Gonzo is contacted by his alien family through his breakfast cereal. But when the men in black kidnap him, it's up to Kermit and the gang to rescue Gonzo and help him reunite with his long-lost family.
Big Bird is sent to live far from Sesame Street by a pesky social worker. Unhappy, Big Bird runs away from his foster home, prompting the rest of the Sesame Street gang to go on a cross-country journey to find him.
While living the quiet life in a swamp, Kermit the Frog is approached by a Hollywood agent to audition for the chance of a lifetime. So Kermit takes this chance for his big break as he makes the journey to Hollywood. Along the way, Kermit comes across several quirky new friends including comedic Fozzie Bear, beautiful but feisty Miss Piggy and the Great Gonzo. But Kermit must also watch out for ruthless Doc Hopper, who plans to use him as his spokesman for his Frog Legs food chain. Written by
After Miss Piggy saves Kermit and talks on the phone to her manager, we see her hang up the phone. But as she's standing by Kermit and about to say goodbye, we can still see the phone receiver in her right hand at the bottom of the frame. See more »
I'm Waldorf. We're here to heckle "The Muppet Movie".
Gentlemen, that's straight ahead. Private screening room D.
Yeah, they're afraid to show it in public.
[they laugh as their car proceeds forward]
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Over first few credits, Sweetums bursts out of the screen, followed by many Muppet gags See more »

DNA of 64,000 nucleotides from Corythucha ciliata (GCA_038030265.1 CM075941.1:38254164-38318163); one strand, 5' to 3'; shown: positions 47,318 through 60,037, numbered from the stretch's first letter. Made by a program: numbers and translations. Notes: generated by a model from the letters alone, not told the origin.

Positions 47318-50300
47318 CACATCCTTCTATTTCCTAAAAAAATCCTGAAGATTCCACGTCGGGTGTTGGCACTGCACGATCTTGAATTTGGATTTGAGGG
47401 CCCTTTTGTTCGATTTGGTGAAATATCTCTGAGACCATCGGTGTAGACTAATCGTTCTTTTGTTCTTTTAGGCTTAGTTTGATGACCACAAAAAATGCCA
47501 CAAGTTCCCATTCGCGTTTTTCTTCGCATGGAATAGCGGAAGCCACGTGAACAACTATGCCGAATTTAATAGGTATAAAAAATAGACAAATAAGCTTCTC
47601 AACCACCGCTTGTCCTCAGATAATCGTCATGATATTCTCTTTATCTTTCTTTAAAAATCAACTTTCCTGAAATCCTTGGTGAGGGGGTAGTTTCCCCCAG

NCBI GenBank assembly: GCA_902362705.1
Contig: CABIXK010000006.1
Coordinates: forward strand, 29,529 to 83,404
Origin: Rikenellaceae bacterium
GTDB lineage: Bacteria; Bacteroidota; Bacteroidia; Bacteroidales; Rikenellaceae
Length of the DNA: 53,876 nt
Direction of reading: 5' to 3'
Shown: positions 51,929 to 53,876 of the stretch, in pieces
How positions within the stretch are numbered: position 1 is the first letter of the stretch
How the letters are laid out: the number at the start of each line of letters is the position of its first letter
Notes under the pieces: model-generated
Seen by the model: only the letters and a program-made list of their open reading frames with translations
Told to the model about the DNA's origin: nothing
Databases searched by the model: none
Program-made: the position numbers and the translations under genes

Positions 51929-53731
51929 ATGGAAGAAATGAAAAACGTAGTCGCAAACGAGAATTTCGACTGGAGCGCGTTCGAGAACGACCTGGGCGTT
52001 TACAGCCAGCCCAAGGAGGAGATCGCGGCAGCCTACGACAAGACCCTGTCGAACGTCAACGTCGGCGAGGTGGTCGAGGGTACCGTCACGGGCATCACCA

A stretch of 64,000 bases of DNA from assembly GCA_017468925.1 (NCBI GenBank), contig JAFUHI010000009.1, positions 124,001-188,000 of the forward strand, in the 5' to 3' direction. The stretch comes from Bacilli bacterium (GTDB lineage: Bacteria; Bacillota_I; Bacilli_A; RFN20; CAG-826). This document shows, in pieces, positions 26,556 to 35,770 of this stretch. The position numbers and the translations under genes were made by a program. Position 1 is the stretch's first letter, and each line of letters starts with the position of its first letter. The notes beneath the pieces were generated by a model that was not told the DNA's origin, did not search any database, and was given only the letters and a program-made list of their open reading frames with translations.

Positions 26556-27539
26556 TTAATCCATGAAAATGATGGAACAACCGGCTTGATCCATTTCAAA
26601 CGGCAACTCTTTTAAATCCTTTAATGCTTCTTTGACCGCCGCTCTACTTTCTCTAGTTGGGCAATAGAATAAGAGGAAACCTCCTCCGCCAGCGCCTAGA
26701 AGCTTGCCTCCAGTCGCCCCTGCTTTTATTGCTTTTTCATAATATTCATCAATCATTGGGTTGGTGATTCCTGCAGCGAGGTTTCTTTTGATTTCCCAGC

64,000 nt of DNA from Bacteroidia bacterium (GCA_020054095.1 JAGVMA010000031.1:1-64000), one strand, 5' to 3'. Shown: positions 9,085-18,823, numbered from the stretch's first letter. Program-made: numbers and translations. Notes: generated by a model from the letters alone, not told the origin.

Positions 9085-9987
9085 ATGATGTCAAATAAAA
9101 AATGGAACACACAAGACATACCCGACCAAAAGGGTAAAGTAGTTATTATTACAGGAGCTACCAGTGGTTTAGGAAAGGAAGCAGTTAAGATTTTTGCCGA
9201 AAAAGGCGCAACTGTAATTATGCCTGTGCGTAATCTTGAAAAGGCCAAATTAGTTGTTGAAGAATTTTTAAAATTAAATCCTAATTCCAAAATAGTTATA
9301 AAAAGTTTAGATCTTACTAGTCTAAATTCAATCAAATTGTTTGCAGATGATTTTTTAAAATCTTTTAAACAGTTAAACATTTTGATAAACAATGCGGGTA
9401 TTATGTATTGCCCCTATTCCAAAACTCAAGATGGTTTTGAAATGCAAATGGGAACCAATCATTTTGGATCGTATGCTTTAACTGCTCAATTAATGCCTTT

Misunderstood classic remains one of Henson's finest and most personal films. It may seem funny to call a movie as beloved as this one 'misunderstood,' but people do seem to remember this one mostly for Jerry Juhl's snappy screenplay and Paul Williams's knockout songs. Now while these things are admittedly great, as is the movie's formal playfulness (screenplay-within-the-screenplay, film break, etc.), what distinguishes 'The Muppet Movie' from the other Muppet films is the serious, wistful thread that runs through the picture. It's a road movie, all right, but like most road movies, the pleasure is in the getting there, and the achievement of the characters' goals is tempered by uncertainty, and by the knowledge that they can never really go back again. Throughout the film, we are shown the down side of show business, even before the Muppets have 'made it': Piggy abandons Kermit without a second thought at a phone call from her agent, Gonzo expresses the loneliness and regret of a performer's life on the road in his haunting 'I'm Going to Go Back There Someday,' and, worst of all, Kermit is continually tortured and tested by Doc Hopper, who wants him to commercialize his art for the unholiest of purposes. (One can only wonder what Henson would have made of his family's management of the company after his death.) Kermit himself agonizes over his choices in the desert conversation scene, and the final 'Magic Store' number questions whether it's all been worth it, before concluding that it probably doesn't matter either way. All this is punctuated with the expected Muppet chaos and satire and deliciously awful jokes, and of course the serious stuff wouldn't work if it weren't. But 'The Muppet Movie' isn't just another jokefest, as the rest of the diminishing-return Muppet films would become. No, it's a lovely, gentle metaphor about the relationship between art and entertainment and business, and it's every bit as effective today as it was 25 years ago. 9.5 out of 10.
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